In This Review
President Kennedy: Profile of Power

President Kennedy: Profile of Power

By Richard Reeves

Simon & Schuster, 1993, 763 pp.

Because it is a story of the highest drama told by a veteran journalist who has dug up all sorts of new information (and from documentary rather than unidentified oral sources), this book makes compelling reading. Reeves' technique is to stick as closely as possible to President Kennedy's point of view. At critical moments, such as the Bay of Pigs, the Cuban Missile crisis or the coup against Diem, Reeves presents virtually every document Kennedy read over a several-day period, and most of what he heard, said or did.

For all the new material, however, some of it significant, Reeves' conclusions are not startling. Kennedy botched the Bay of Pigs because of his inexperience, aggressiveness and a flawed decision-making apparatus. In the missile crisis, he took the gravest possible risk over a relatively small issue and then lucked through. He was the central American agent in the plot against Diem, the point of which was to get on with winning the war.

What is missing here is not the factual content, not who said or did what, but rather any attempt at analysis. Not to excuse Kennedy, but shouldn't the CIA and the Joint Chiefs of Staff and the Department of Defense and Congress take some of the blame for the Bay of Pigs? With regard to the missile crisis, the author's technique allows him to avoid confronting such questions as: Did Kennedy have a right to make a promise binding on his successors, done without Senate approval, pledging the United States never to invade Cuba? If he had the right, was it wise? Did he miss a unique opportunity to get rid of Castro? Reeves quotes inside conversations that show the Kennedy administration believed Castro could not last another year-three at the most. What were the consequences? Reeves does not speculate. Nor does he ever say directly that Kennedy's goal was victory in Vietnam, that he had no intention of withdrawing and that his commitment reflected that of a large majority of his countrymen. But his documents make it clear that such was the case.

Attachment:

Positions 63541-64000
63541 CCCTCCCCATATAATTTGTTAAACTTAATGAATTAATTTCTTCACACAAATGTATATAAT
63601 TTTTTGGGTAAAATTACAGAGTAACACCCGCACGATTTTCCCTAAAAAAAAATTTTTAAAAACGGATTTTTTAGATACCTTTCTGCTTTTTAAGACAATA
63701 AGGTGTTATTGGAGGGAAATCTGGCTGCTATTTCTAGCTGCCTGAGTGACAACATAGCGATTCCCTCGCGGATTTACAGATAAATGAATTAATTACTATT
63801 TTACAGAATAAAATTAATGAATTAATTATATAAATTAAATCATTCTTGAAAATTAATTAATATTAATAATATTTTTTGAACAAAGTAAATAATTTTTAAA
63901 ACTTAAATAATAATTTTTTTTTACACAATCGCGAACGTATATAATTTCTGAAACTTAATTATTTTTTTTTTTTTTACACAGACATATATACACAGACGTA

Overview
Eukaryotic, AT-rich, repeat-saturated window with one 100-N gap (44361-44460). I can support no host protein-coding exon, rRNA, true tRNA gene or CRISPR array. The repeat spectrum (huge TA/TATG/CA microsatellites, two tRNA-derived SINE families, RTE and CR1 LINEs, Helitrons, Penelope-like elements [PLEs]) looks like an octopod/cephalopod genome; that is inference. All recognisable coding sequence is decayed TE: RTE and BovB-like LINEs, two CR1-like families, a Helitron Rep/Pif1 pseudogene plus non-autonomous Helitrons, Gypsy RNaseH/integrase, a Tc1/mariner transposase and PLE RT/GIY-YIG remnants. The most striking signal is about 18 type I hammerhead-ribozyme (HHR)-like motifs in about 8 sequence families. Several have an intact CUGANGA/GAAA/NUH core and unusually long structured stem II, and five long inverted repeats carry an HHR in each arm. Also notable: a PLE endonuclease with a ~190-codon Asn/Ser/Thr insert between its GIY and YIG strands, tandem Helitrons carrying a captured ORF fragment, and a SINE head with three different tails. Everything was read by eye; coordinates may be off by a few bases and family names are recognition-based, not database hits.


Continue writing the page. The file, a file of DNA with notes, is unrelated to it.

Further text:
Reeves disapproves Kennedy's womanizing, his ruthless ambition, his lack of principles; but most of all he disapproves Kennedy's penchant for out-and-out lies, private and public. That he gives so many examples will lead some to dismiss the book as mere Kennedy-bashing. That would not be accurate.

More important, Reeves' book leads to the observation that presidential reputations go through some big swings. Truman was at 23 percent approval when he left office; today he is at about 90 percent. Kennedy was at about 50 percent when he was killed; he is all but worshipped today by a majority of the public, especially younger people. Yet with the scholars who look at him in depth, who study the record rather than watch the film clips, his reputation has sunk nearly out of sight. All of which means there will soon be a Kennedy revisionist school, and a big market awaits it.